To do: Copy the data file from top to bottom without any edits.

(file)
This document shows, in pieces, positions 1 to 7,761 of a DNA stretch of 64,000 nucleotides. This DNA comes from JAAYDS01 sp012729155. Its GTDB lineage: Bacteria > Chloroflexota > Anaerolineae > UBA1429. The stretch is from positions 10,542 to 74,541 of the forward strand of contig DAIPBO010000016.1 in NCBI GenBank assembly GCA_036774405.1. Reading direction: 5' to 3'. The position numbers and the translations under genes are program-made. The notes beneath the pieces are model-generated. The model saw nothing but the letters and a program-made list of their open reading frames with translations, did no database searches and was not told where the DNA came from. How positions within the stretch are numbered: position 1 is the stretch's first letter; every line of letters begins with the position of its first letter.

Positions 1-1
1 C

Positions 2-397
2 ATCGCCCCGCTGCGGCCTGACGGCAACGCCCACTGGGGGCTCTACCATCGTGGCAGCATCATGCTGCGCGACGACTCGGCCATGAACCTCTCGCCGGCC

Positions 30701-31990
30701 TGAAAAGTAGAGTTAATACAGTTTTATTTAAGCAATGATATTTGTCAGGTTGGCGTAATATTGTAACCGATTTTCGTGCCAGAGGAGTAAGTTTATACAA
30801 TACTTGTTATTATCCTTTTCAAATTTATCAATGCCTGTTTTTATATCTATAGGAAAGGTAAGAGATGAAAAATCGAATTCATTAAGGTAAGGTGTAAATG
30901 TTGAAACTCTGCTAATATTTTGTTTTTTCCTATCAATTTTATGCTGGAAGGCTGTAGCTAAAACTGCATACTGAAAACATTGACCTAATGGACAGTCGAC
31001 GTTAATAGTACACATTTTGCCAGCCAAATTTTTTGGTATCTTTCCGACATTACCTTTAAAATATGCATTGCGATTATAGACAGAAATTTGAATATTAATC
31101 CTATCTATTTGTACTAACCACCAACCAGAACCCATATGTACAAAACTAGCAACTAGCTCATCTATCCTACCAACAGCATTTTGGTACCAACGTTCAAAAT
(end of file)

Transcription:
This document shows, in pieces, positions 1 to 7,761 of a DNA stretch of 64,000 nucleotides. This DNA comes from JAAYDS01 sp012729155. Its GTDB lineage: Bacteria > Chloroflexota > Anaerolineae > UBA1429. The stretch is from positions 10,542 to 74,541 of the forward strand of contig DAIPBO010000016.1 in NCBI GenBank assembly GCA_036774405.1. Reading direction: 5' to 3'. The position numbers and the translations under genes are program-made. The notes beneath the pieces are model-generated. The model saw nothing but the letters and a program-made list of their open reading frames with translations, did no database searches and was not told where the DNA came from. How positions within the stretch are numbered: position 1 is the stretch's first letter; every line of letters begins with the position of its first letter.

Positions 1-1
1 C

Positions 2-397
2 ATCGCCCCGCTGCGGCCTGACGGCAACGCCCACTGGGGGCTCTACCATCGTGGCAGCATCATGCTGCGCGACGACTCGGCCATGAACCTCTCGCCGGCC

Positions 30701-31990
30701 TGAAAAGTAGAGTTAATACAGTTTTATTTAAGCAATGATATTTGTCAGGTTGGCGTAATATTGTAACCGATTTTCGTGCCAGAGGAGTAAGTTTATACAA
30801 TACTTGTTATTATCCTTTTCAAATTTATCAATGCCTGTTTTTATATCTATAGGAAAGGTAAGAGATGAAAAATCGAATTCATTAAGGTAAGGTGTAAATG
30901 TTGAAACTCTGCTAATATTTTGTTTTTTCCTATCAATTTTATGCTGGAAGGCTGTAGCTAAAACTGCATACTGAAAACATTGACCTAATGGACAGTCGAC
31001 GTTAATAGTACACATTTTGCCAGCCAAATTTTTTGGTATCTTTCCGACATTACCTTTAAAATATGCATTGCGATTATAGACAGAAATTTGAATATTAATC
31101 CTATCTATTTGTACTAACCACCAACCAGAACCCATATGTACAAAACTAGCAACTAGCTCATCTATCCTACCAACAGCATTTTGGTACCAACGTTCAAAAT